Listomania: The 15 Best Concerts of 2010
Looking back, it was an incredibly busy year, thanks in some part to the festivalization of North Texas. No, there's still nothing in the area that can compete with SXSW or ACL or even Fun Fun Fun Fest, all of which were huge successes down in Austin this year. But between NX35's glorious run back in the spring (hello, Flaming Lips!), the inaugural Homegrown Festival in Downtown Dallas and, sure enough, our biggest Dallas Observer Music Awards Showcase yet, things on the multiple-stage-show front were suddenly not so bad around here.
Neither was the region's booking. Past years have found Dallasites griping about the lack of anticipated national tours stopping through the area. Is that much still even a viable complaint? Dallas got the Guided by Voices "classic lineup" reunion tour kickoff, the Clash of the Titans tour reunion kickoff, the most recent run from The Pixies, Wu-Tang and countless other showcases. Did we really miss much else? Not as far as we can recall. Pretty much every tour worth its weight came through the region -- and, if it didn't make it here the first time through, more often than not, those bands just came back later.
Given that sheer volume, looking back on the year in concerts is something of a herculean task. As a unit, we here at DC9 reviewed somewhere in the vicinity of just over 200 shows in 2010. Personally, I'd say I attended somewhere in the region of 150-plus (or more) shows of varying sizes over the course of that same stretch -- while still managing to somehow miss greatness like Neil Young at the Meyerson, either of Mumford & Sons' two stops through town, Levon Helm and Ray LaMontagne at the Verizon Theatre and, I'm sure, many other worthwhile efforts.
But, fact remains, I still did see plenty of shows. And, thusly, I present my subjective list of 2010's best concerts in the region, in order, after the jump. Here's hoping you made it out to a couple of them.
|Passion Pit at the Palladium Ballroom|
Why: Passion Pit had a bigger 2009 than 2010, for all intents and purposes. But while 2010 served largely as a victory lap for the synth-obsessed Boston-based outfit, it also saw the band playing its biggest showcases yet -- and with its most well-coiffed shows, too.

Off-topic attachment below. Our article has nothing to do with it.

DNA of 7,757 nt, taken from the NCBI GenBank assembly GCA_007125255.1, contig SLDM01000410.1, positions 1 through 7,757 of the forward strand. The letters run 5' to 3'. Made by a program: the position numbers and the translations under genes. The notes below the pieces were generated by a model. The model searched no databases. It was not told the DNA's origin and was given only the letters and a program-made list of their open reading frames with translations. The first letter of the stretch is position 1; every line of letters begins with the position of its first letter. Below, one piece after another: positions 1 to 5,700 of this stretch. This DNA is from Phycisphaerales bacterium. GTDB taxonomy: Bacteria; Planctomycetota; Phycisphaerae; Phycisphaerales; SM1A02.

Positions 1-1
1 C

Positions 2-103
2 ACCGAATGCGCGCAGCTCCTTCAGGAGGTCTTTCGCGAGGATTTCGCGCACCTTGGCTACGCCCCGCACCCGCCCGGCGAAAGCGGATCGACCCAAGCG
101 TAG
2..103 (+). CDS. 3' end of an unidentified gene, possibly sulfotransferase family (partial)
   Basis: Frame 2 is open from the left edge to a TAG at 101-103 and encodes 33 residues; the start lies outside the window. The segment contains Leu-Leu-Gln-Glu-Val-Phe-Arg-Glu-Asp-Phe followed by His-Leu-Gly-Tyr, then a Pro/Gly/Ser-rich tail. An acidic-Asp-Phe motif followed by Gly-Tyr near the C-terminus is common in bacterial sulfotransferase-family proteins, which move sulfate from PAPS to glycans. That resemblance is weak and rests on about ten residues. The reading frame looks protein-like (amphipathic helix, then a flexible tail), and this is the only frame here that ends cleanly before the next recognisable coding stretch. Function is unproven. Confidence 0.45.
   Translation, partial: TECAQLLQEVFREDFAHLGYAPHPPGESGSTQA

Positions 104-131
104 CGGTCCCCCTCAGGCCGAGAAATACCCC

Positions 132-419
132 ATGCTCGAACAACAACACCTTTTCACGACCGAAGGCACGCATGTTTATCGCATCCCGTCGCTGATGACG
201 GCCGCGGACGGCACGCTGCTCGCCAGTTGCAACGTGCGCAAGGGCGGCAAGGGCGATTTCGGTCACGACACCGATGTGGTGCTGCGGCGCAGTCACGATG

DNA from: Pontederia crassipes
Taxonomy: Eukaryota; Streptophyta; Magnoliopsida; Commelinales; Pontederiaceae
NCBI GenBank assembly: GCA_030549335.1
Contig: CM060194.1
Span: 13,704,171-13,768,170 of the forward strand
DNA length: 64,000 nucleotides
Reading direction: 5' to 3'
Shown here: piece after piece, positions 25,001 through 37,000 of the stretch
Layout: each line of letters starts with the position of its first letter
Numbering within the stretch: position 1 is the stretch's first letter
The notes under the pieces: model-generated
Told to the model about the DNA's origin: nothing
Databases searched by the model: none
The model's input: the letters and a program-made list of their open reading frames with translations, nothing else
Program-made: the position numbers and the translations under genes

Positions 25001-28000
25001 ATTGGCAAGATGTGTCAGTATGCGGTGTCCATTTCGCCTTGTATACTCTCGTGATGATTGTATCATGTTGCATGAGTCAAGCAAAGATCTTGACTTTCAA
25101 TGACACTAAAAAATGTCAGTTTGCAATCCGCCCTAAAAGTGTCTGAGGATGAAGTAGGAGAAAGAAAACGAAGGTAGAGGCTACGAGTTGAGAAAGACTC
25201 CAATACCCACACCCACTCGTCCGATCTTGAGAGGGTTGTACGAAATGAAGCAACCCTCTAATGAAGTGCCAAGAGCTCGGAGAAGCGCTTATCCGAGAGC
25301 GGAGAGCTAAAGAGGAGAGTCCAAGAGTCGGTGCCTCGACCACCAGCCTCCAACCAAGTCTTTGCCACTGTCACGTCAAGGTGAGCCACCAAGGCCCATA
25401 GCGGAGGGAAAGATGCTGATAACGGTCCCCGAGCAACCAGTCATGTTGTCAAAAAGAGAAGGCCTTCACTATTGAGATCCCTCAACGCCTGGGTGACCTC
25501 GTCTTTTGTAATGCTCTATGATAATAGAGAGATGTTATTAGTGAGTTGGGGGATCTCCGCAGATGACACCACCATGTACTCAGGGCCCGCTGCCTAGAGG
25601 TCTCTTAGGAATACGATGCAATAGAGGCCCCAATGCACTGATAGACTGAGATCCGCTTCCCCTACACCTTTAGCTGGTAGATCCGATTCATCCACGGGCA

Excerpt from review: "Infectious and dance-y and proven to be a more marketable commodity than the hype factory the band appeared in its first stop in Dallas, the band's live performance of its Manners- and Chunk of Change-filled set was spot on with their studio recordings."
14. Pleasant Grove perform Auscultation of the Heart in entirety at the Kessler Theater
Why: Aside from the obvious points -- that Pleasant Grove is one of Dallas' great bands and that this show was jam-packed with adoring fans -- this show didn't necessarily feel like the reunion show it was billed as. More than anything, it felt like a coming out party for the beautiful Kessler Theater, which is quickly becoming one of the best, if not the flat-out top, listening rooms in the region.
Excerpt from review: "It was a performance that harkened back to the band's celebratory 'last' performance, a couple years back, at Sons of Hermann Hall. They were crisp, clean, and, most important for a band with such a delicate sound, singular."
13. Crystal Castles at the House of Blues
Why: Dallas area Crystal Castles fans had been waiting for this show for some time -- the band somewhat famously canceled its Granada Theater gig last year at the last minute -- and received a show this year that more than made up for past errors. Whether Ethan Kath and Alice Glass were intentionally upping their games at this show or not, their final stop on their U.S. tour proved itself an epic display.
Excerpt from review: "It was but a quick moment of silence; half a second later, the stage was flooded with green lights and Crystal Castles burst into its set. By the band's second song, 'Baptism,' the eclectic, all-ages HOB crowd was going nuts."
12. The Octopus Project's Hexadecagon at the South Side Music Hall
Why: It's tough to beat this show on sheer spectacle alone. With eight-channel speakers blasting the sound out in 360 degrees from the band's in-the-round performance spot, which existed under a canopy of visuals, this show was sensory overload -- and not just an example of style over substance.
Excerpt from review: "These folks were voted by ticket purchasers to be the opening act at Coachella a few years ago. But the music of the new album and its presentation last night pushed the envelope into a whole new realm."
11. Sarah Jaffe at the Granada Theater
Why: This September show felt like a coming out party for Jaffe -- much bigger than her CD release show back in May, which drew Jaffe about a quarter of the crowd size she drew to this sold-out affair. And, between the debut of her "Clementine" music video and her sparse, encore cover of Radiohead's "Creep," Jaffe made sure her fans left feeling as if they'd seen something special. Which, of course, they had.
Excerpt from review: "There still remain a sign or two of her youth and inexperience -- like when, just a few songs in to her headlining slot at the Granada Theater on Saturday night, Sarah Jaffe excused herself from the audience so that she could go grab a guitar strap she'd left backstage. But those were but minor quibbles. Because, as she's been doing all year, the 24-year-old Jaffe continued to prove herself quite the pro on Saturday night. "